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Sorry for the duplicate posts, but I wanted to mention that SZYM was up 6% on pretty reasonable volume Friday, and was up a further 6% after hours. I don't follow "Mad Money" but I was trying to source this move and found out that Friday night Jim Cramer covered spec stocks using SZYM as an example:

Analyzing a Speculative Stock

For "Speculation Friday," Cramer dove into the stock of Solazyme and offered viewers a look into the step-by-step process he uses to evaluate a speculative stock.

Step one, what does it do? Cramer said that Solazyme is developing an industrial biotech platform that uses algae to turn plants into specialty oils. The company has almost no sales and even fewer profits, but does have a ton of potential applications, including everything from personal care products to bio-fuel for aviation.

Step two, bloodlines. Cramer said Solazyme was founded in 2003 but only came public in 2011. It's cofounders include a science guy and a business guy, and its CFO is a finance guy, completing the needed trifecta. The IPO had great underwriters in Morgan Stanley and Goldman Sachs.

Step three, potential upside. Solazyme has created a host of valuable partnerships, including with Bunge (BG), an agricultural giant, Chevron (CVX), makers of diesel fuel, the U.S. Navy, which needs bio-fuels, and Sephora, makers of skin care and cosmetics.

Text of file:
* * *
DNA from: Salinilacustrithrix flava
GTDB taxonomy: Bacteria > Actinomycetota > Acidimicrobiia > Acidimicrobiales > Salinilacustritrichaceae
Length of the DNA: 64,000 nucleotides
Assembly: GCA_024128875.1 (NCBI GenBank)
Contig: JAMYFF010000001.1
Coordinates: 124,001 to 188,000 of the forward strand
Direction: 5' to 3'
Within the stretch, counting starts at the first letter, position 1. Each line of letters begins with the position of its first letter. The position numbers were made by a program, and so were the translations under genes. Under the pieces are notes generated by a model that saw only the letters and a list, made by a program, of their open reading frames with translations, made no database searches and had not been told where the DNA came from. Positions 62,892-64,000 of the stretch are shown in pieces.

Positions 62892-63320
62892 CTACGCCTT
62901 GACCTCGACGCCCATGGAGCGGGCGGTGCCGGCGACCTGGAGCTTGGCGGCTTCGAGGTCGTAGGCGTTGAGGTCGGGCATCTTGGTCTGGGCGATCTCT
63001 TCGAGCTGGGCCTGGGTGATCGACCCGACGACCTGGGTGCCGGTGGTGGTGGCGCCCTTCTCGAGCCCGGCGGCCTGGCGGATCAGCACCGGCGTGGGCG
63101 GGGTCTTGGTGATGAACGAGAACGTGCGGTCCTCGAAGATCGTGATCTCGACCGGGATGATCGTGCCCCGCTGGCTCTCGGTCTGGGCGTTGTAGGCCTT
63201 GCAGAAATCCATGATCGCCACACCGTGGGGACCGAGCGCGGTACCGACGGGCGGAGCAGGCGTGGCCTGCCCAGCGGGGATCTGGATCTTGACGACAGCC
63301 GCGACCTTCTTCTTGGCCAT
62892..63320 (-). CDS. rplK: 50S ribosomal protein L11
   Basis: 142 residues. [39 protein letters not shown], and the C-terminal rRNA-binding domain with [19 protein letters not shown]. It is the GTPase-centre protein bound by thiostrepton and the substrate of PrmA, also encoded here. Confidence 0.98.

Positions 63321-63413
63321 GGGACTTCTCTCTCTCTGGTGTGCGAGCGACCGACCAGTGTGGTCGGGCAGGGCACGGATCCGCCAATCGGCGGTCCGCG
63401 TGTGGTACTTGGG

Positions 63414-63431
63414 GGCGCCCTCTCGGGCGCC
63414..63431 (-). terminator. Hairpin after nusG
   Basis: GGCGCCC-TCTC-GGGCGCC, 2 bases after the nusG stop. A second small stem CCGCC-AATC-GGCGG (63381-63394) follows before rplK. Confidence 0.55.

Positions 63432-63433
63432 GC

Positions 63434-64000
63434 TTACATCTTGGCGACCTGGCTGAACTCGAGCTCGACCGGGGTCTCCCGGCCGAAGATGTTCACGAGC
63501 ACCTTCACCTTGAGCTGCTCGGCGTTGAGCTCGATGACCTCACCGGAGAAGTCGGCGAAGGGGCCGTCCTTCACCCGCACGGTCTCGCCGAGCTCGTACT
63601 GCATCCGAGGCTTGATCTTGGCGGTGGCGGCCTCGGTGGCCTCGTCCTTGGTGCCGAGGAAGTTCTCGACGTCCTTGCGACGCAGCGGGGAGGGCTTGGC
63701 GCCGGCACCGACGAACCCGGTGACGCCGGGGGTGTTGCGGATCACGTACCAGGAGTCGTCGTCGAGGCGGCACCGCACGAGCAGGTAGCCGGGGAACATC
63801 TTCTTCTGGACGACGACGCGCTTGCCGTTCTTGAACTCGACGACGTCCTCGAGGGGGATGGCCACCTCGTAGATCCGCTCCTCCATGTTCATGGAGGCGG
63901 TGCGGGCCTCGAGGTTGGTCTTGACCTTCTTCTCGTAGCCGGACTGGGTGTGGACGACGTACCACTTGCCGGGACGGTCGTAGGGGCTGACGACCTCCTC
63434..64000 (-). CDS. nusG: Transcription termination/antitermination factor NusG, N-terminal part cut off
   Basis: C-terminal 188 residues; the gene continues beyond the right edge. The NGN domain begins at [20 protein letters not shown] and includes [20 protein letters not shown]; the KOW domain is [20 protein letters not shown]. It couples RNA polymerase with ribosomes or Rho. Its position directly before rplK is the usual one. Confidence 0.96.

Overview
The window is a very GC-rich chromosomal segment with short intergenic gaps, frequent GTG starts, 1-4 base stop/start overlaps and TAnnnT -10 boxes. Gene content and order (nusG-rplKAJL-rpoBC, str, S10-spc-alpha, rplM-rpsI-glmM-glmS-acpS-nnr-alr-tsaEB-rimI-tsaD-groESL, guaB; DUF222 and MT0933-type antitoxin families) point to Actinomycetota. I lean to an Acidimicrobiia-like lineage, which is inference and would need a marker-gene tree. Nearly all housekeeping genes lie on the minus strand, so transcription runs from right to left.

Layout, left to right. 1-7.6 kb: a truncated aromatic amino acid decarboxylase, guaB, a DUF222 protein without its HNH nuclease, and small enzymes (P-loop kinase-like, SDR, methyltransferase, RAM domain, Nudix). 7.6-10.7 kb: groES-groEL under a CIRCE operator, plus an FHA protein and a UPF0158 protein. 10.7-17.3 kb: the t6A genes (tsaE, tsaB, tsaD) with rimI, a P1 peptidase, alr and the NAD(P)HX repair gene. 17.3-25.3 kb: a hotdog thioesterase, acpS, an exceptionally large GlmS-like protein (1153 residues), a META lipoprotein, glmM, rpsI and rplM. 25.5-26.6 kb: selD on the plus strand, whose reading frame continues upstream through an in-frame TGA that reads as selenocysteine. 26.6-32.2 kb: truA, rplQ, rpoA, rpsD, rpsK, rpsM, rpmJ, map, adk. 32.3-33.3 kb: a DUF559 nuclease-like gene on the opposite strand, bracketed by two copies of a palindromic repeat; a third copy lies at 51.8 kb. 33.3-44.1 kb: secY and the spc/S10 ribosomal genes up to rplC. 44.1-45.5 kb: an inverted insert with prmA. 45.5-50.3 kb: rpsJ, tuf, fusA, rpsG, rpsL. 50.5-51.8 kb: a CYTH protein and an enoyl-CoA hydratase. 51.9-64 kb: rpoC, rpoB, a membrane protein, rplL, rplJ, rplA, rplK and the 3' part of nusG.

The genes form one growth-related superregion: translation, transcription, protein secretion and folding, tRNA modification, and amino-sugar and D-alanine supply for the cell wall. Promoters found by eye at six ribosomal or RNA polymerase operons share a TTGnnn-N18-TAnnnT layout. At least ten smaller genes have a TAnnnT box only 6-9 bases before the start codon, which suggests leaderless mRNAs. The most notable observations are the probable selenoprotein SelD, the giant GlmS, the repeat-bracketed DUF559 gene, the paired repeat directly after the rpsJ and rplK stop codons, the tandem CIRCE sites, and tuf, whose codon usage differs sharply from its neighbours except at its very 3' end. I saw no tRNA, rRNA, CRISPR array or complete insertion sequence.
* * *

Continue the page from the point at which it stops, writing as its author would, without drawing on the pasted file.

Step four, addressable market. Cramer said the market opportunities for Solazyme are gigantic, if the company can actually ramp up production of its technologies in any one of its many market opportunities. The company's first plant is expected to come online in mid-2013.

Step five, the risks. Cramer said the company has enough capital to fund itself, with $243 million in cash, a solid balance sheet and the ability to borrow more if it needs to. What about competition? Solazyme smarter partnered with just about everyone who would potentially want to compete with it. Cramer said once again that the only real risk is if the company can execute on its plans.

Step six, your personal risk tolerance. Cramer said with no real catalyst until 2013, the decision to own Solazyme should only be made if investors feel it fits their personal risk tolerances. But by using these six steps, he said investors can easily make a smart decision on this, or any other, speculative stock they come across.

YYMV,

TAC
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You are obviously married to SZYM. Cramer is not all-knowing since he is ignorant of the White House connection.

I have given up trusting Cramer. He usually jumps on stocks that have already move a bunch. Gee Whiz.

The reviews I've read of Cramer's Action Alert Plus were all negative. HIs return couldn't beat the unmanaged Whilshire Index. No so good. He never brags about the Action Alert Plus because frankly it sucks.

Still, good luck with the SZYM. It's oil might be competitive in 2525.
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No doubt that Cramer can move a stock. I am not sure why. His Action Alerts Plus service is expensive and over hyped by Cramer. He never talks about how it is performing bacause it isn't. His portfolio is mostly run of the mill large cap stocks waiting for a comeback.

Because Cramer's Action Alert Plus owns onw of his talking points is not reason to buy them. Wiht all the hype he shoud be beating the market. He can't beat the unmanaged wilshire index. Pretty poor.

Cramer is somewhat annoying to watch when he gets his arms flayling.
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Mcmaced: I respect your opinion... this is what makes the markets so great, and why we're both students of the market, I think. I didn't get the acronym right, but I meant to type YMMV, as in 'your mileage may vary' as far as my opinion goes.